Democrats on the House Intelligence Committee who have read the underlying application say that the FBI provided the court with information from independent sources corroborating the claims from the opposition research dossier. 

At the same time that he has been helping drive GOP investigations of the Justice Department, as Oversight chairman, Gowdy has launched multiple investigations into the Trump administration. 

Interior Secretary Ryan ZinkeRyan Keith ZinkeOvernight Energy: Trump Cabinet officials head west | Zinke says California fires are not 'a debate about climate change' | Perry tours North Dakota coal mine | EPA chief meets industry leaders in Iowa to discuss ethanol mandate Sen. Sanders blasts Zinke: Wildfires 'have everything to do with climate change' Zinke on California fires: 'This is not a debate about climate change' MORE, Housing and Urban Development Secretary Ben CarsonBenjamin (Ben) Solomon CarsonBen Carson takes steps to revamp Obama fair housing rule Conway struggles to name top-ranking black official in White House The Memo: Charlottesville anniversary puts Trump and race under microscope MORE, former White House staff secretary Rob Porter and former Health and Human Services Secretary Tom PriceThomas (Tom) Edmunds PriceWhite House staff offered discounts at Trump's NJ golf club: report GOP lawmaker calls for ethics rules changes after Collins charged with insider trading Collins indictment raises Dem hopes in deep-red district MORE have all found themselves in his crosshairs.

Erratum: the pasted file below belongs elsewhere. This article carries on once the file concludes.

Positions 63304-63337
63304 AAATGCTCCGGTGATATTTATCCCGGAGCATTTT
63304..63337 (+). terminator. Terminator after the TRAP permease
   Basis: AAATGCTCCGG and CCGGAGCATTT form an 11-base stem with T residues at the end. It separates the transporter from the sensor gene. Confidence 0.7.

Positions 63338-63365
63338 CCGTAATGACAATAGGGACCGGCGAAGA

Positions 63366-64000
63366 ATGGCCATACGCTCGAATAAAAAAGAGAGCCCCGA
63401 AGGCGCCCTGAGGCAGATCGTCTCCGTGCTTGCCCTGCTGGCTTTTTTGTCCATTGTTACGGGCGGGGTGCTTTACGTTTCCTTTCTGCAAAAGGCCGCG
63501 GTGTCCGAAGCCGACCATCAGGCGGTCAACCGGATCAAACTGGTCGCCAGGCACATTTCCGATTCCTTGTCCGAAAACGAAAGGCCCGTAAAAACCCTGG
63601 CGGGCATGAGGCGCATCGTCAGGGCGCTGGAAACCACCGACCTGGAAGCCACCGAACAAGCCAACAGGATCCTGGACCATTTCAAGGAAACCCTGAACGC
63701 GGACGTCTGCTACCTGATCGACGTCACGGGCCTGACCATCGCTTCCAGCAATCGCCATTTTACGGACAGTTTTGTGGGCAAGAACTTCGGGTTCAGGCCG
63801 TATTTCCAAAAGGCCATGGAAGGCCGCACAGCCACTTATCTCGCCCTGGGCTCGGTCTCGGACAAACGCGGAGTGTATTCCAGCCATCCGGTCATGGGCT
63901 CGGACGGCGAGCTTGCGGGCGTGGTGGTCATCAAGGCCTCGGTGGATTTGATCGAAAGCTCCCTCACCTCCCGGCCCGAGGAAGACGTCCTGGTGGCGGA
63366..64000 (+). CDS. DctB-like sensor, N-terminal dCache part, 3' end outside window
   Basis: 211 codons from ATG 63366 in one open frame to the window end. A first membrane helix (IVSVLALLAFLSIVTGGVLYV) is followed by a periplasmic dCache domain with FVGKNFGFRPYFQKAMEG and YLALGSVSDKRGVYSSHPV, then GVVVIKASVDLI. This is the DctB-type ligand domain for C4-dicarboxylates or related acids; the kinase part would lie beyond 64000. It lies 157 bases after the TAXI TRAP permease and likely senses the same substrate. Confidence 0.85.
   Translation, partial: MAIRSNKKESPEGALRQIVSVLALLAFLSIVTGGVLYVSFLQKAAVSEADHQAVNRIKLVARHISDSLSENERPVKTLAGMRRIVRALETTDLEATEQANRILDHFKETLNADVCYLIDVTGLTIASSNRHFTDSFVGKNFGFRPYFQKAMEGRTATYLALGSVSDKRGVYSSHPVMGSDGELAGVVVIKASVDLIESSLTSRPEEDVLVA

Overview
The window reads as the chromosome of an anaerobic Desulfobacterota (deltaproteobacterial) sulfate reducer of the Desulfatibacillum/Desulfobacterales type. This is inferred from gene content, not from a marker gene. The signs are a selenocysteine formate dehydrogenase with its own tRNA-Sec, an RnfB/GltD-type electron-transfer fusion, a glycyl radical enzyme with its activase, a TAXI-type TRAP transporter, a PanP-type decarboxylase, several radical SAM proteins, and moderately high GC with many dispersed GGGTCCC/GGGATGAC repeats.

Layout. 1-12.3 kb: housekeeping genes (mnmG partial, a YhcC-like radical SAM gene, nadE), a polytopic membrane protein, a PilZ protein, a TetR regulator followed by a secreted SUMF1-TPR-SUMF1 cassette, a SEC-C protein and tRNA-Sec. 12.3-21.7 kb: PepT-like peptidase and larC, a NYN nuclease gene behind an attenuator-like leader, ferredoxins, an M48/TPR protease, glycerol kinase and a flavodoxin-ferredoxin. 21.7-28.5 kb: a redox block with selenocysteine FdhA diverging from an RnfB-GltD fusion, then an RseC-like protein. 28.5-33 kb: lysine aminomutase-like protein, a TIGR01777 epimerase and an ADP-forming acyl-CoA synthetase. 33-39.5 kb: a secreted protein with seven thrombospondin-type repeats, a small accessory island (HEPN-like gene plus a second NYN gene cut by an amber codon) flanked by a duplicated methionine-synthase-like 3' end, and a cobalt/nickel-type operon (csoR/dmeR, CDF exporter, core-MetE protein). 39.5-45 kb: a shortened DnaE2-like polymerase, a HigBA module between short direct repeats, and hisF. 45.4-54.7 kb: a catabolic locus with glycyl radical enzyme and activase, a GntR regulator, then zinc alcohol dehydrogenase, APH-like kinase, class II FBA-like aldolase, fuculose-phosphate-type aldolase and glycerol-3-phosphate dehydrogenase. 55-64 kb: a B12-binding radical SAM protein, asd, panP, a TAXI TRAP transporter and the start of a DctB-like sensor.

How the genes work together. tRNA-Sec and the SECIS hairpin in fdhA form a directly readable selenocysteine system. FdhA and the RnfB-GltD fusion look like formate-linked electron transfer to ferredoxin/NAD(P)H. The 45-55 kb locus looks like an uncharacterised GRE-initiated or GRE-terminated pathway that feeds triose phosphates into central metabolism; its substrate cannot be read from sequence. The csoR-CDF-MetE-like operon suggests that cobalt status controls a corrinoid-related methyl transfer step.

No one is mistaking Gowdy for Sen. Jeff FlakeJeffrey (Jeff) Lane FlakeSenate GOP campaign arm asking Trump to endorse McSally in Arizona: report Arpaio says he misheard Sacha Baron Cohen questions Election Countdown: Takeaways from too-close-to-call Ohio special election | Trump endorsements cement power but come with risks | GOP leader's race now rated as 'toss-up' | Record numbers of women nominated | Latino candidates get prominent role in 2020 MORE (R-Ariz.), perhaps the fiercest critic of the president among Republicans in Congress. But his oversight activity has not gone unnoticed by colleagues. 

“I’ve noticed the things that you mentioned,” one Oversight member said, referring to the investigation into Porter’s security clearance and Gowdy’s conclusion that Russia was deliberately trying to harm Clinton’s presidential campaign.

This lawmaker said there has been no explicit conversation about turning up the heat on Trump in meetings where the committee has discussed the year’s agenda. 

Gowdy is a recognizable figure in the halls of the Capitol, with an ever-present plastic bottle of Diet Coke in his hand and a shock of silver hair that changes styles seemingly quarterly. He says “yes ma’am” and talks about shopping at the grocery store Publix in his native South Carolina, a country-boy style that does little to hide a reputation as canny and prosecutorial. 

The specter of Benghazi has been difficult for him to shake — “God knows I don’t want to talk about Benghazi,” he says. When he closed that probe with no new findings of wrongdoing by Clinton, who was secretary of State at the time of the attacks, Democrats trumpeted it as evidence that the investigation had been a partisan witch hunt from the beginning. 

The accusation clearly rankles him. 

“I don’t care if you make fun of my hair, I don’t care if you say I’m not smart. I do care if you say I’m not fair. I think I have been — I think I have been,” he said, his voice dropping a little. 

“But I don’t have enough self-awareness to know whether or not I somehow feel more liberated.”

Scott Wong contributed.